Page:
Higher resolution analysis of CDS sequence at the base pair level of sorghum accessions identified 135 genes with signatures of purifying selection and 108 genes with signatures of balancing selection. Further examination revealed the majority are candidate domestication genes, where 128 genes presented signatures of purifying selection and 97 presented signatures of balancing selection (Tables S8, S9). The number of codons identified with signatures of purifying selection ranged from 1 to 21 in a single gene, with 14 genes containing at least 10 codons under selection. Two genes from the NRT1/PTR family contained the highest number of codons with signatures of selection: Sobic.001G444000 (NPF8.11) with 21 codons under selection, of which nine were non-synonymous; and Sobic.001G443900 (NPF8.7) with 16 codons under selection, two of which were non-synonymous.
The two genes with the highest number of codons under balancing selection were both from the GOGAT family: Sobic.003G258800 with 23 codons, seven of which were non-synonymous; and Sobic.009G225700 with 20 codons with signatures of balancing selection, of which 13 were non-synonymous. Both genes were determined to be displaying signatures of balancing selection at the gene level and also had codons with signatures of purifying selection. The first gene was GOGAT gene Sobic.009G225700, with seven codons with signatures of purifying selection, of which four were non-synonymous (three nonpolar and one acidic residue). Additionally, the ASPG gene (Sobic.006G169500) had one non-synonymous codon (nonpolar residue) with a signature of purifying selection.
Haplotype Network Analyses
Haplotype network analyses were performed on all five genes with signatures of selection identified at the whole gene level throughout domestication. This analysis was based on their genotype grouping (S. propinquum, G. margaritiferum, Wild and Weedy, Landrace and Inbred Lines), their geographical location (East Africa, West Africa, South Africa, Asia, New World) and race/species/wild (caudatum, complex, durra, guinea, kafir, G. margaritiferum). Figures 3A,B show the common trends for two genes under purifying and balancing selection and illustrate the effect of domestication on these traits by either limiting diversity with one major haplotype or maintaining two or more prevalent haplotypes within cultivated genotype groups. The haplotype network analysis for the GS gene (Sobic.007G078500) identified with a signature of purifying selection at both whole gene and base-pair levels is presented in Figure 3A. Figure 3B shows the results of the haplotype network analysis for the GOGAT gene (Sobic.009G225700) under balancing selection at both gene and base-pair level throughout domestication. A contrasting example of a gene under balancing selection during domestication, Sobic.006G169500 in the ASPG gene family is presented in Figure 4A, which maintains three high frequency haplotypes, one of which is dominated by the caudatum and complex racial types. Figure 4B displays the haplotype network analysis of the AST gene Sobic.002G413100 which was found to share its haplotype with G. margaritiferum.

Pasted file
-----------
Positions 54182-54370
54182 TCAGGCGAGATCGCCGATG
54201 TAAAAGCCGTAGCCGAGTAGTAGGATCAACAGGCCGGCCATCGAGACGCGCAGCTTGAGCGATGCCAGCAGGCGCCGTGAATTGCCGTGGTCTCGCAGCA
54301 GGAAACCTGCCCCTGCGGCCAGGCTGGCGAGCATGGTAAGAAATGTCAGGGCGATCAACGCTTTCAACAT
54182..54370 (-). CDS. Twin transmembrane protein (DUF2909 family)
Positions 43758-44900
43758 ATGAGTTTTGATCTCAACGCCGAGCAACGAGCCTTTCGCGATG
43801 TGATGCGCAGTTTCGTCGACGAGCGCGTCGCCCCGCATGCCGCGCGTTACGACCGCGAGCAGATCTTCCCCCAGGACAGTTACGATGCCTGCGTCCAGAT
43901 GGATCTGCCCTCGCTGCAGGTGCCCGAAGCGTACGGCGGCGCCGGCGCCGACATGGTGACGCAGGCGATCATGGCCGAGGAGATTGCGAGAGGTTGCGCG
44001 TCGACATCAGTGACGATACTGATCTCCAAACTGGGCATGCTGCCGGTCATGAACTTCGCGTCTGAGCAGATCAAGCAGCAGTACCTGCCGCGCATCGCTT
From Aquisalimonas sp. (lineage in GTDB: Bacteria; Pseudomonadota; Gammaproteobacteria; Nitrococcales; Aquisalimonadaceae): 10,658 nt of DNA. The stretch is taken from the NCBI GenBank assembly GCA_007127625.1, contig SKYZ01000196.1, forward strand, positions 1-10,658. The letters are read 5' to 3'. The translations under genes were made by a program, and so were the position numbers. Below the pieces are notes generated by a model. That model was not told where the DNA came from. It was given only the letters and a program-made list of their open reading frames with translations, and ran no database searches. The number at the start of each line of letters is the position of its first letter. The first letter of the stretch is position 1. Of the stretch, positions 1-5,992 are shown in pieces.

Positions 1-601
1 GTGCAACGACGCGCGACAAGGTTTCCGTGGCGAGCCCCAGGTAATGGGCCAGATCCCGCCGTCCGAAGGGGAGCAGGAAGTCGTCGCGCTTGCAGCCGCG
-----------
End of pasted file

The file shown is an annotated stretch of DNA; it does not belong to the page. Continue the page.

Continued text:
Figure 3. Haplotype network analyses of the CDS of two genes found to be display signatures of selection during domestication at the gene level grouped into their sorghum genotype groups; Inbred Lines, Landraces, Wild, and Weedy, Guinea margaritiferum, S. propinquum. The size of the circle signifies the number of accessions within each haplotype and the red line joining the circles represents the relative variation between the haplotypes. (A) Sobic.007G078500, a GS gene under purifying selection. (B) Sobic.009G225700, a GOGAT gene under balancing selection.
Figure 4. Haplotype network analyses of genes under selection with suggestive results, where the size of circle signifies the number of accessions within each haplotype and the red line joining the circles represents the relative variation between the haplotypes. (A) Gene level analysis of the ASPG gene Sobic.006G169500. The accessions are grouped according to: (i) genotype groups; Inbred Lines, Landraces, Wild & Weedy or race of Guinea margaratiferum and S. propinquum. (ii) geographic location; East Africa, West Africa, South Africa, Asia, New World and (iii) Racial grouping or species; caudatum, complex, durra, guinea, kafir, Guinea margaritiferum, S. propinquum, weedy, wild. (B) Gene and CDS level analyses of Sobic.002G413100, an AST gene that shares a major allele with Guinea margaritiferum grouped into their genotype groups.